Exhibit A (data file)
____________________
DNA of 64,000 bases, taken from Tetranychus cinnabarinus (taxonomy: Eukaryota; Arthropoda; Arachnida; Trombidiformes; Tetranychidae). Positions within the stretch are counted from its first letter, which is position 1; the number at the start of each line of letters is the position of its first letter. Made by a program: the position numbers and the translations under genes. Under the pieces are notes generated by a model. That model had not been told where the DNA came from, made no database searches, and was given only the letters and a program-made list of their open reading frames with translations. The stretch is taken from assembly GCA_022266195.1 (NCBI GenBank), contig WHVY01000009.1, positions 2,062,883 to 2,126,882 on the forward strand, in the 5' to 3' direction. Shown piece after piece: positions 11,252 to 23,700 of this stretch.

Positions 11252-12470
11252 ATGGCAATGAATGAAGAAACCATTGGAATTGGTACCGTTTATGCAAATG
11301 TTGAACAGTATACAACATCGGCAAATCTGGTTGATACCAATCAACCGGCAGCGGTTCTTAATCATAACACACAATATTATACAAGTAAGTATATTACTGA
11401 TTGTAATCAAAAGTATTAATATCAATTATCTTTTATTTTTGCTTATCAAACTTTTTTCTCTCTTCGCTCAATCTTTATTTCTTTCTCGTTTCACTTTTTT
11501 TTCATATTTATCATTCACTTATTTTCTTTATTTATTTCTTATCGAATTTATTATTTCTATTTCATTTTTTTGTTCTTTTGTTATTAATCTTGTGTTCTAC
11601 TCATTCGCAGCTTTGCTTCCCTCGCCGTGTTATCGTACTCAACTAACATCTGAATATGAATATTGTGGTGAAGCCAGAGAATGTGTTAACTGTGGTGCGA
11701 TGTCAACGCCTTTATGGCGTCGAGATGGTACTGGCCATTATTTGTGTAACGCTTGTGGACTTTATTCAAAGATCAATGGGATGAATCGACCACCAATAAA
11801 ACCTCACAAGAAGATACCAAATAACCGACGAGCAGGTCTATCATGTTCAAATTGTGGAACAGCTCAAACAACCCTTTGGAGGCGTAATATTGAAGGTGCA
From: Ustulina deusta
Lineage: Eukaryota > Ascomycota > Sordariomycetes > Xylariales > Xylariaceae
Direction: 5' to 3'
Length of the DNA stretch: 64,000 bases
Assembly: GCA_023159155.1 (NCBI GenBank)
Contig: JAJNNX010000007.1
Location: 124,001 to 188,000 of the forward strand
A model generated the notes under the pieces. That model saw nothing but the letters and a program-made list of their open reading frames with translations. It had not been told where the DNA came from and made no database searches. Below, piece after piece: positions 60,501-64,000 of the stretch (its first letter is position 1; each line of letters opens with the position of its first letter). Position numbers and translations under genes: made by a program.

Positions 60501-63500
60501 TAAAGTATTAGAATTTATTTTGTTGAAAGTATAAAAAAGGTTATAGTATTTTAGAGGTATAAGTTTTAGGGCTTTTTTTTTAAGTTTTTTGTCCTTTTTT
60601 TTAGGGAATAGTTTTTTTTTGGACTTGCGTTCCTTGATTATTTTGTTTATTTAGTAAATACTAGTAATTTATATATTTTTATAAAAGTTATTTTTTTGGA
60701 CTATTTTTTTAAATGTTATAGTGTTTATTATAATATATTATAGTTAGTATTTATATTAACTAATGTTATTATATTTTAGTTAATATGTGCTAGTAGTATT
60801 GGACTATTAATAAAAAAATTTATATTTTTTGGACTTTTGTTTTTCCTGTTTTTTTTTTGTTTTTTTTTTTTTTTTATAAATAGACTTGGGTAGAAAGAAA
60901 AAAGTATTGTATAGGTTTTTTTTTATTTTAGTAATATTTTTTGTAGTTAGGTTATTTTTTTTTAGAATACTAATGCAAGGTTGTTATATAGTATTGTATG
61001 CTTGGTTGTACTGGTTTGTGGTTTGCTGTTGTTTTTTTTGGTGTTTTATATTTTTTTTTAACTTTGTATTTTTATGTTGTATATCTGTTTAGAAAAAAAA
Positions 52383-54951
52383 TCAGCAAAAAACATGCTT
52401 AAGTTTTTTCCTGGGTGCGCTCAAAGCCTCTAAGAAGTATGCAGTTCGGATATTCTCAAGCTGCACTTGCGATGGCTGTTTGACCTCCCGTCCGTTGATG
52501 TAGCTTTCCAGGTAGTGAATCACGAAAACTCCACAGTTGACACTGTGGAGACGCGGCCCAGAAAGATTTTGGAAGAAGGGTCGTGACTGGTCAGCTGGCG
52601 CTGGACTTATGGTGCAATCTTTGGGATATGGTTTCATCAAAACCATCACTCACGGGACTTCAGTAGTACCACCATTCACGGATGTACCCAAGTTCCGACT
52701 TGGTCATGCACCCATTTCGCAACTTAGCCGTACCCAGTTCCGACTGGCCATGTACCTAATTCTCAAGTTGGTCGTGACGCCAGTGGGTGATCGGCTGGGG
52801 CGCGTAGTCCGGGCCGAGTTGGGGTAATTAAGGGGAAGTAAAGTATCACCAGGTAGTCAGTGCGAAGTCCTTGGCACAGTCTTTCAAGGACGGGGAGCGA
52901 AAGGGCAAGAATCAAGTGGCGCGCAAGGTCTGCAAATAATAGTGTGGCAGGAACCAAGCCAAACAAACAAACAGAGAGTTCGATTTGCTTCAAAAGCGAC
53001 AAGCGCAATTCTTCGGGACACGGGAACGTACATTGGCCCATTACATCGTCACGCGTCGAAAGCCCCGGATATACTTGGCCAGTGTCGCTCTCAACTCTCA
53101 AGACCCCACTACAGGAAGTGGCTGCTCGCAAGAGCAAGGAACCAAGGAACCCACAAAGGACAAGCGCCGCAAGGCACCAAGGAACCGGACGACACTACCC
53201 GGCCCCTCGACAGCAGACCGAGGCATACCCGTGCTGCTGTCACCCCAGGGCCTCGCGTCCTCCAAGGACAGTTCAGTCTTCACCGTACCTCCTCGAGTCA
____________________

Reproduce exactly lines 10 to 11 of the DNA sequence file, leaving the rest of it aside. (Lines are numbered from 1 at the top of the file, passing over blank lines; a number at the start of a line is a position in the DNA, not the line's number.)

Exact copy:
From: Ustulina deusta
Lineage: Eukaryota > Ascomycota > Sordariomycetes > Xylariales > Xylariaceae